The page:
#ACC21: Pfizer, Bristol Myers' Eliquis flops in post-heart surgery patients, spurring an 'unexplained signal' in certain deaths
Pfizer and Bristol Myers Squibb’s non-warfarin blood thinner Eliquis has raced out to become the most prescribed drug of its class on the market — even overtaking warfarin’s long-time lead. But in tricky-to-treat patients after a valve replacement, an investigator-sponsored study couldn’t turn up benefit and raised a troubling safety signal.
Eliquis failed to show benefit over standard of care in preventing serious clinical outcomes after a transaortic valve replacement (TAVR) and was linked to an “unexplained signal” in a subset of populations with a higher rate of non-CV deaths who did not need blood thinners apart from the surgery, according to data presented Saturday at the virtual American College of Cardiology meeting.
The Pfizer and Bristol Myers Squibb-partnered drug did show some numerical benefit in preventing clots around the site of the TAVR without an increased risk of bleeding but couldn’t hit its outcomes marks. Meanwhile, the results in patients who otherwise were not prone to clotting were a troubling sign for researchers in the ATLANTIS study, although they couldn’t determine exactly how or whether Eliquis was tied to those non-CV deaths.
“Our results do not suggest we can routinely use (Eliquis) as the default antithrombotic treatment after successful TAVR,” said lead author Jean-Philippe Collet in a statement. “Although the safety of (Eliquis) is the same as standard care and it better prevents valve thrombosis, we observed an unexplained signal on non-cardiovascular mortality among patients who do not need oral anticoagulation.”
In patients who are prone to excess bleeding on non-vitamin K antagonists like Eliquis, researchers said the drug could emerge as the treatment of choice post-TAVR. Either way, the unexplained deaths are worthy of further analysis, they said. Researchers also posited the results could simply be a “play of chance,” Collet said.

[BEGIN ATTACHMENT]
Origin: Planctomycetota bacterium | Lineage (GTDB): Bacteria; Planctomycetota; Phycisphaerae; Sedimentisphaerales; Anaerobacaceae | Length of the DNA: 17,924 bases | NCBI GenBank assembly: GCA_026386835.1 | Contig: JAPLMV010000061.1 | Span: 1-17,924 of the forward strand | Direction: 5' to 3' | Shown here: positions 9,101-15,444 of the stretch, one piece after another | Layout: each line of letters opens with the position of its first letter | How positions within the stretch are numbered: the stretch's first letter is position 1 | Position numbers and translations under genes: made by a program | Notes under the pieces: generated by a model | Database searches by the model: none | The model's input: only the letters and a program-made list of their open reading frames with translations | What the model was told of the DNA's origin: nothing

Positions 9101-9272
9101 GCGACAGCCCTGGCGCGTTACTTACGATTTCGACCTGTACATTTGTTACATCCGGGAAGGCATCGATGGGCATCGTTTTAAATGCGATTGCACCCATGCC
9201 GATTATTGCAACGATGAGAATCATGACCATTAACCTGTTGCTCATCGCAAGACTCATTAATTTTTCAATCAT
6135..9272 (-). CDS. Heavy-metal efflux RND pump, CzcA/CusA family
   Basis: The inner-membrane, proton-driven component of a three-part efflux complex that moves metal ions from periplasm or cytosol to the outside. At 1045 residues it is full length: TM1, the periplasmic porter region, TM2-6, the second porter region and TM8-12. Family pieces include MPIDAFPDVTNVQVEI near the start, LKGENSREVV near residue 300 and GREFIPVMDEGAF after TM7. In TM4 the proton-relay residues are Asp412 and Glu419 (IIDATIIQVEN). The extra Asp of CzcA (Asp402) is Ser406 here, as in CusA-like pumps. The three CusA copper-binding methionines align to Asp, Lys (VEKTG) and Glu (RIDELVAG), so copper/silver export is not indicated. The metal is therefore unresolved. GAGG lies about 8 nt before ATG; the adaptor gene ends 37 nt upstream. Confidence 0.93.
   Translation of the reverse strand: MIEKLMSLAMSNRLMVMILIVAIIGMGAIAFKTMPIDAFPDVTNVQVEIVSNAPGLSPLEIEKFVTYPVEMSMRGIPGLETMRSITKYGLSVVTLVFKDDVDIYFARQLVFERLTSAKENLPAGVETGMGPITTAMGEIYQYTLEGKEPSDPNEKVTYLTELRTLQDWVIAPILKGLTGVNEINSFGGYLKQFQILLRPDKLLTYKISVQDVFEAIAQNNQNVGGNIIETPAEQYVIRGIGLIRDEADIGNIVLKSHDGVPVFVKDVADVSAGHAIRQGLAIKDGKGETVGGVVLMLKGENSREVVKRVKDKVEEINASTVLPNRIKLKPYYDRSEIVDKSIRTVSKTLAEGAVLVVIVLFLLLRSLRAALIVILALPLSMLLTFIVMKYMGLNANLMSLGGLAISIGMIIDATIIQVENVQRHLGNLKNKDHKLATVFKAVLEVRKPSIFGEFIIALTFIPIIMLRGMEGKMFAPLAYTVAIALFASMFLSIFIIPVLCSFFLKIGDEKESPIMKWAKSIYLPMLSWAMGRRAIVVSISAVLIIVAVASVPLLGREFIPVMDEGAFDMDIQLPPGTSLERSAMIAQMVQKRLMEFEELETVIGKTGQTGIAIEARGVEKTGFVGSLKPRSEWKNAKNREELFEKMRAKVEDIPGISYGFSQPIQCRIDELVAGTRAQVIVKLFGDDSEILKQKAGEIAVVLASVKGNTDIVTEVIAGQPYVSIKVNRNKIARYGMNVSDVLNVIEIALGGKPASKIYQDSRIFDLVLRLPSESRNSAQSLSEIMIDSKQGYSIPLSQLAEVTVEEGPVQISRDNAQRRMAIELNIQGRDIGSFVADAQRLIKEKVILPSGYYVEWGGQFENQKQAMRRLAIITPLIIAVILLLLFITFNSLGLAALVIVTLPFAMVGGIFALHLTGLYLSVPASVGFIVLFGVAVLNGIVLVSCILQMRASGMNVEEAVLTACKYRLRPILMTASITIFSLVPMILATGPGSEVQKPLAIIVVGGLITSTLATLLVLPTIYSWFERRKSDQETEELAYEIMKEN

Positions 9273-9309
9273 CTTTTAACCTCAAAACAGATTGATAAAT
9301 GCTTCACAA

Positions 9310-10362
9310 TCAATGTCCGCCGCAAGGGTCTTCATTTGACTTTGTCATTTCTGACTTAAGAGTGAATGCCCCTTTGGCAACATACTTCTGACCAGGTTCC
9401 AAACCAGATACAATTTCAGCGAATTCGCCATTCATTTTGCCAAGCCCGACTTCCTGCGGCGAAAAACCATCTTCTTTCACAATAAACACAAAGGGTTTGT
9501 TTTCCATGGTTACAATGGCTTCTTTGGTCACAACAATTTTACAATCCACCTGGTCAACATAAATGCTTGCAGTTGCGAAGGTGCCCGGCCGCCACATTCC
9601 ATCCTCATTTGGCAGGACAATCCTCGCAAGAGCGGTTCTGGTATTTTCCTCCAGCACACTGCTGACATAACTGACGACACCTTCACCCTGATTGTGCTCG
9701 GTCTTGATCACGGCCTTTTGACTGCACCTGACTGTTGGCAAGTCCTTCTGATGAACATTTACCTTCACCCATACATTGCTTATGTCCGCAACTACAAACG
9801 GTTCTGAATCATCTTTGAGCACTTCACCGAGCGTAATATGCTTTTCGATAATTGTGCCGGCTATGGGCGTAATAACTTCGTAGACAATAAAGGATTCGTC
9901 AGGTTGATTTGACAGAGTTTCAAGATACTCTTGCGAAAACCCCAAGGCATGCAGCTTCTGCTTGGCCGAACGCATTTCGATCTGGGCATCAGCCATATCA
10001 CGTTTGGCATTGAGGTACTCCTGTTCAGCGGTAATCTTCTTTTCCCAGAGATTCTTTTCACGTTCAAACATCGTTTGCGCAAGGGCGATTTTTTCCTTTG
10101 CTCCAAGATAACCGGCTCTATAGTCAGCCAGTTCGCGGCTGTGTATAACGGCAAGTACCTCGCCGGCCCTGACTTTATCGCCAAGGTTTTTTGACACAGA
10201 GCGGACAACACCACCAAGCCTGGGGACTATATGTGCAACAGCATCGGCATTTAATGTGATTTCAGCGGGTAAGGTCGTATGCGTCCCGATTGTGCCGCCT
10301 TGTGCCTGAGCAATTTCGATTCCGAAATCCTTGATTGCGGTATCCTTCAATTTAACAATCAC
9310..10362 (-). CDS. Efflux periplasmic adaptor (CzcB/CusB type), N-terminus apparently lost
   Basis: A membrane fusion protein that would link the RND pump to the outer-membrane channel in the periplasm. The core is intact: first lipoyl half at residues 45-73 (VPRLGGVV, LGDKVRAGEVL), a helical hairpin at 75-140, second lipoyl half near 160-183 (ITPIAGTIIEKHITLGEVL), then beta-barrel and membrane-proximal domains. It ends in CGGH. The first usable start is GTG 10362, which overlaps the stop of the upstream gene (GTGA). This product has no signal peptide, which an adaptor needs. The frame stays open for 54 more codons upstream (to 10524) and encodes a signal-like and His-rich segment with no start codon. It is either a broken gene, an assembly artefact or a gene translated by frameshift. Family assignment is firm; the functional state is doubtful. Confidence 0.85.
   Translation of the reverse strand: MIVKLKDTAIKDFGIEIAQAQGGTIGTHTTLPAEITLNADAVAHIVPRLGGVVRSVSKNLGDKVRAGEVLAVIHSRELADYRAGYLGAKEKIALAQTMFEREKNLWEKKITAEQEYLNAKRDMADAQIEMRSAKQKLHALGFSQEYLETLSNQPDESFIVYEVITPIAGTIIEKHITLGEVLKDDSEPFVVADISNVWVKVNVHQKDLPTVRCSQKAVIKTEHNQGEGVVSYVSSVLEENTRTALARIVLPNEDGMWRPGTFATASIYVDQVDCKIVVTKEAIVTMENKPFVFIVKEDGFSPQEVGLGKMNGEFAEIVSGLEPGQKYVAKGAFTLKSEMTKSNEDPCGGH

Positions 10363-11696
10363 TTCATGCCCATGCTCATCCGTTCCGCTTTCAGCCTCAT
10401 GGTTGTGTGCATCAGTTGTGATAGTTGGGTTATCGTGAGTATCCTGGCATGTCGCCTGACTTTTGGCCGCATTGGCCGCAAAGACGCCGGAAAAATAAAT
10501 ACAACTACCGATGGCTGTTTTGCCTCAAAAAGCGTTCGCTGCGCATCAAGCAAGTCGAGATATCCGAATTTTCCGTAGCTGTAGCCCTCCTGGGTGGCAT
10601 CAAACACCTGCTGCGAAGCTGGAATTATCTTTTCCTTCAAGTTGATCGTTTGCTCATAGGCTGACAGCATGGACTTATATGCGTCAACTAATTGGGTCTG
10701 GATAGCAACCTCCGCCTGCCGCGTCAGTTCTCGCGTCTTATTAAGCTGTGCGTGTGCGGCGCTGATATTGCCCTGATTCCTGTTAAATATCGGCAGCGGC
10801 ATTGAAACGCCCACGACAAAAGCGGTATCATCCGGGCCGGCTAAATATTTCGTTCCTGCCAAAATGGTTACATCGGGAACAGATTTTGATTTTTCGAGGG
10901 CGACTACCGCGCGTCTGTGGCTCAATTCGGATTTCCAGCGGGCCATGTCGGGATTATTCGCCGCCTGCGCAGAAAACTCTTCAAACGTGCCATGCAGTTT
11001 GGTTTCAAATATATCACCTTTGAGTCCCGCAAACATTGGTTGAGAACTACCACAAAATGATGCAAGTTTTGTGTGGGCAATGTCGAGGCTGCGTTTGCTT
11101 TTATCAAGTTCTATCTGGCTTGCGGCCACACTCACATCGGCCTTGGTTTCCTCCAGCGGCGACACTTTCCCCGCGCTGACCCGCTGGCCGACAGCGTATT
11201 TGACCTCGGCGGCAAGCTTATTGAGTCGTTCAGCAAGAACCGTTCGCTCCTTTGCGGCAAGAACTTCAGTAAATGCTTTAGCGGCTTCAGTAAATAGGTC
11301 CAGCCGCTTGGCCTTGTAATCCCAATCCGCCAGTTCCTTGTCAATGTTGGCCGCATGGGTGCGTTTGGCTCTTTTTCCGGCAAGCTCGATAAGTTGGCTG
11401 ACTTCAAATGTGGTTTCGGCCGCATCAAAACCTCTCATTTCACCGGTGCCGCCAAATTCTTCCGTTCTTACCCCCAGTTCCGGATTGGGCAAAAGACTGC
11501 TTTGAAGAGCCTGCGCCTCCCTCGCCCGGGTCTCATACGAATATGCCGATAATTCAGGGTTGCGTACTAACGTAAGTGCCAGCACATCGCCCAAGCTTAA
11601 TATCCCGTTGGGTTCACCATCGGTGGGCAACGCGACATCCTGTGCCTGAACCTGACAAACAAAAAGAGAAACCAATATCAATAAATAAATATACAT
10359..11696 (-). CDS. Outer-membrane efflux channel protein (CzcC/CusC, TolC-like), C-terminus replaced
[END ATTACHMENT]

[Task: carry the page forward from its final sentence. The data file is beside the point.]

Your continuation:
The study was conducted by the Allies in Cardiovascular Trials Initiatives and Organized Networks (ACTION) Group and sought to test Eliquis against standard-of-care VKAs or aspirin. The study enrolled 1,510 patients at 50 centers in four countries who underwent a successful TAVR procedure between 2016-19.
One year after the surgery, the study found no significant difference in the primary endpoint, a composite of all cause death, stroke, heart attack, valve thrombosis, pulmonary or systemic embolism, deep vein thrombosis or major bleeding between Eliquis and SOC. About 18% of patients on Eliquis posted one of those events compared with 20.1% on SOC standard care. There were also numerically higher numbers of secondary endpoints including death, stroke, heart attack or systemic embolism in the Eliquis group compared with control.
The investigator-sponsored ATLANTIS study was a follow-up on J&J’s GALILEO trial testing blood thinner Xarelto in patients after a TAVR. That study was stopped early due to excessive bleeding in the Xarelto arm. Researchers on ATLANTIS said deaths in non-blood thinner indicated patients were similar to findings in GALILEO without the increased risk of bleeding.